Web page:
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Re: MS SQL Server Evaluation

From: Daniel Morgan <>
Date: Fri, 12 Mar 2004 09:34:45 -0800
Message-ID: <1079112892.570278@yasure>

Howard J. Rogers wrote:

> "Niall Litchfield" <> wrote in message
> news:4051a939$0$3307$
> [snip]

>>>However, almost all of the advanced features that are available in
>>>Oracle, you won't find in SQL Server.  Don't even look for anything
>>>like RAC.
>>*No-one* has anything like RAC. On the other hand even Mr Ellison at the
>>launch of 10g spoke of having 'hundreds' of customers world wide on RAC.

> You sure he wasn't just talking about his yachts?
>>Until this figure gets into the thousands I can't get myself over excited
>>about it. In the meantime competive products run stable secure highly
>>available apps for non-Oracle customers. Sure RAC is nice (especially if

> you
>>run expensive RISC hardware) it isn't essential for most people.

> I couldn't agree with you more, Niall. RAC is over-hyped, and as a 'dead
> sexy' technology, it's being adopted for a lot of wrong reasons. I flatter
> myself that of all the RAC students I've had, about 80% have come away from
> the three days saying 'Nah, RAC's not for us after all. Let's sign up for
> the Data Guard course'. Which is the right response most of the time for
> most of the people.
> I'd lay a small bet that people adopt RAC for the high availability features
> mostly, because most boxes are not under strain, and the scale-up it (might)
> provide (with a following wind) is not needed. And speed-up isn't going to
> happen in an OLTP environment anyway.
> But there are better, cheaper and easier high availability solutions out
> there.
> 'Course, if you truly need scale-up, speed-up AND high availability, there's
> nothing to touch it... but the number of sites that genuinely need two of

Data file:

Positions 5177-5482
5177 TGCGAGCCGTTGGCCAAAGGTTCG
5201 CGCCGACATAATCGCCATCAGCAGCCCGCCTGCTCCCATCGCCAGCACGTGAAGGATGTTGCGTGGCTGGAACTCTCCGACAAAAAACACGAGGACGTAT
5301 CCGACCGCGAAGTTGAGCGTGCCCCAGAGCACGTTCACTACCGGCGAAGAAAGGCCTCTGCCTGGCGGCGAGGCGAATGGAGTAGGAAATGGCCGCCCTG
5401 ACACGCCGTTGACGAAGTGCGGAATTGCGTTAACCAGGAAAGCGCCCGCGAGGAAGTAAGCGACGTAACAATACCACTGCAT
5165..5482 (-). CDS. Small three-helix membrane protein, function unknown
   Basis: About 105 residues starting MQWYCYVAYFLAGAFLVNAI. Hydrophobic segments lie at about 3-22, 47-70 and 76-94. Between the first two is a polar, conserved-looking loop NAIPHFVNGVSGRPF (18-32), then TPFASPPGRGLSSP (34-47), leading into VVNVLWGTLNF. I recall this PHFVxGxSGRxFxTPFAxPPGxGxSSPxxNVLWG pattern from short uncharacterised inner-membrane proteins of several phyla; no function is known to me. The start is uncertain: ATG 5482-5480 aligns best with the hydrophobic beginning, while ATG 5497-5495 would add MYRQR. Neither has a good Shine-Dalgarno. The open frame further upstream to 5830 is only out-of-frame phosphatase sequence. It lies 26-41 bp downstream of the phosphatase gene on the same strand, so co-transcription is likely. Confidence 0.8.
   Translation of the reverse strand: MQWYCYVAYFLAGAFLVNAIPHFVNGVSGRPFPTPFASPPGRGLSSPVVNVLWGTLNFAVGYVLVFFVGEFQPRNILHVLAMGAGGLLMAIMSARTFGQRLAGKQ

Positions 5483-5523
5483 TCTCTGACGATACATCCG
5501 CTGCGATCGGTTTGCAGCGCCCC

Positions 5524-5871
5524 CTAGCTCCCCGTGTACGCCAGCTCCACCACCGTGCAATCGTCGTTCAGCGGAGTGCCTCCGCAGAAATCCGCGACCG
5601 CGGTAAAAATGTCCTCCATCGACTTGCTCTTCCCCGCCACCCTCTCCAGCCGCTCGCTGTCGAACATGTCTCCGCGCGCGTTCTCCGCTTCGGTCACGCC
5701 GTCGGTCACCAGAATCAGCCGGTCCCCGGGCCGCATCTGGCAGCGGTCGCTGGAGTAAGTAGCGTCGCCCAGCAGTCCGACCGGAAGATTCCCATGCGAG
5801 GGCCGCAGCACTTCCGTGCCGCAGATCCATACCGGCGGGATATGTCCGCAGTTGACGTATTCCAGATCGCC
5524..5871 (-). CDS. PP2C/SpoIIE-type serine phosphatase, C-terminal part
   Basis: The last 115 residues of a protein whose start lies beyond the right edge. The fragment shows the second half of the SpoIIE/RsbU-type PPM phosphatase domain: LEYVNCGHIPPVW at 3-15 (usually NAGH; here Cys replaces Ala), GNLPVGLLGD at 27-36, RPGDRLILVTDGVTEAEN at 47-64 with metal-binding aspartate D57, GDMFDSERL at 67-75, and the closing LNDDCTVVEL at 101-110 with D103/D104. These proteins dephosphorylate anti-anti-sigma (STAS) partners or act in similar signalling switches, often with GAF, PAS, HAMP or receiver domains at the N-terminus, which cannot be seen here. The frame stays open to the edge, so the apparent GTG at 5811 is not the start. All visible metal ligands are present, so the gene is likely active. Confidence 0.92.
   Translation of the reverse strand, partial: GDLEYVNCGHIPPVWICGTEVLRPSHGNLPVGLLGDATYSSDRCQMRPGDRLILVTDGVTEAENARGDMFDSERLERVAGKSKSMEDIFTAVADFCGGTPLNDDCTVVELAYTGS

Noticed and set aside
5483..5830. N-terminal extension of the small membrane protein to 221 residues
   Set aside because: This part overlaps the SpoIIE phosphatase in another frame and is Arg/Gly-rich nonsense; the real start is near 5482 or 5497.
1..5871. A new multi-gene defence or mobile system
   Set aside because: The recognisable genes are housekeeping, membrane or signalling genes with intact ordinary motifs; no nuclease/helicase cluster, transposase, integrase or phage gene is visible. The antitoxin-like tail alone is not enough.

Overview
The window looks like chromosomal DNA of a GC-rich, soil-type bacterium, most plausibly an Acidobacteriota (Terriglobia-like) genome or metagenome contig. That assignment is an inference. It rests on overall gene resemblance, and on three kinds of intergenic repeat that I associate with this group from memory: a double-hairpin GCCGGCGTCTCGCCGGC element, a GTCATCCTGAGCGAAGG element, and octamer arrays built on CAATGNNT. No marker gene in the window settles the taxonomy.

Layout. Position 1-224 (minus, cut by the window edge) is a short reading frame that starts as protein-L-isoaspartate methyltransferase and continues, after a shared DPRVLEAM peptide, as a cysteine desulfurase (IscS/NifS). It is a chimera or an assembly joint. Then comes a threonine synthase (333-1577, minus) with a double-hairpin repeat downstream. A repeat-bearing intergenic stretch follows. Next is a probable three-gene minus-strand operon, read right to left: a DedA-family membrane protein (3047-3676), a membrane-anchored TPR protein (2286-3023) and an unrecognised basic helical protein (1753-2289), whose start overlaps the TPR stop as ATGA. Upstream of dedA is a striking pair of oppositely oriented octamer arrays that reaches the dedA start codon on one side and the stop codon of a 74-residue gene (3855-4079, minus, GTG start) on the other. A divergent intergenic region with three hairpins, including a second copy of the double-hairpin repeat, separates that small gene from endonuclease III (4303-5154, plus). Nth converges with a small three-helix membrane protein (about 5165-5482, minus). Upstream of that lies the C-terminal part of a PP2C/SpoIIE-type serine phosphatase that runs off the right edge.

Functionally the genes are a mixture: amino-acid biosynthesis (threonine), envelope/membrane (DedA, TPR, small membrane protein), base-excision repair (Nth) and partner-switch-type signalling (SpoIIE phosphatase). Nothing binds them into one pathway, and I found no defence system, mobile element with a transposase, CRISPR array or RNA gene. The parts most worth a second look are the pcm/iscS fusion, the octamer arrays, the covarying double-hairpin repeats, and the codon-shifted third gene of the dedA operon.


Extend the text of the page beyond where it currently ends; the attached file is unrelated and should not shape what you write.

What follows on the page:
> the three are (I would say) vanishingly small.
> As for Grid, forget it. Unless your annual turnover is in excess of
> $100million, I doubt you'll even think of it as an option for years and
> years.
> Regards
I think you are wrong on several counts. The main reason I see for RAC is build-out rather than build-up. It can save a boatload of money building a 16CPU machine with 8 x 2CPU Intel machines rather than talking to HP, Sun, or IBM about a 16CPU box. And with that boatload of money both Larry and his customers can buy their boats.

Failover will become a larger part of the equation when Oracle makes good its promise in a later release of 10g to make Oracle Forms, etc. failover which means we will finally be able to have failover with Oracle's own apps.

And grid? If you have 10g what is the extra cost for grid? I'm better it gets very wide implementation if the DBAs get off their hind quarters and stop treating Oracle like it is still v8.0 out of laziness and ignorance.

Daniel Morgan
(replace 'x' with a 'u' to reply)
Received on Fri Mar 12 2004 - 11:34:45 CST

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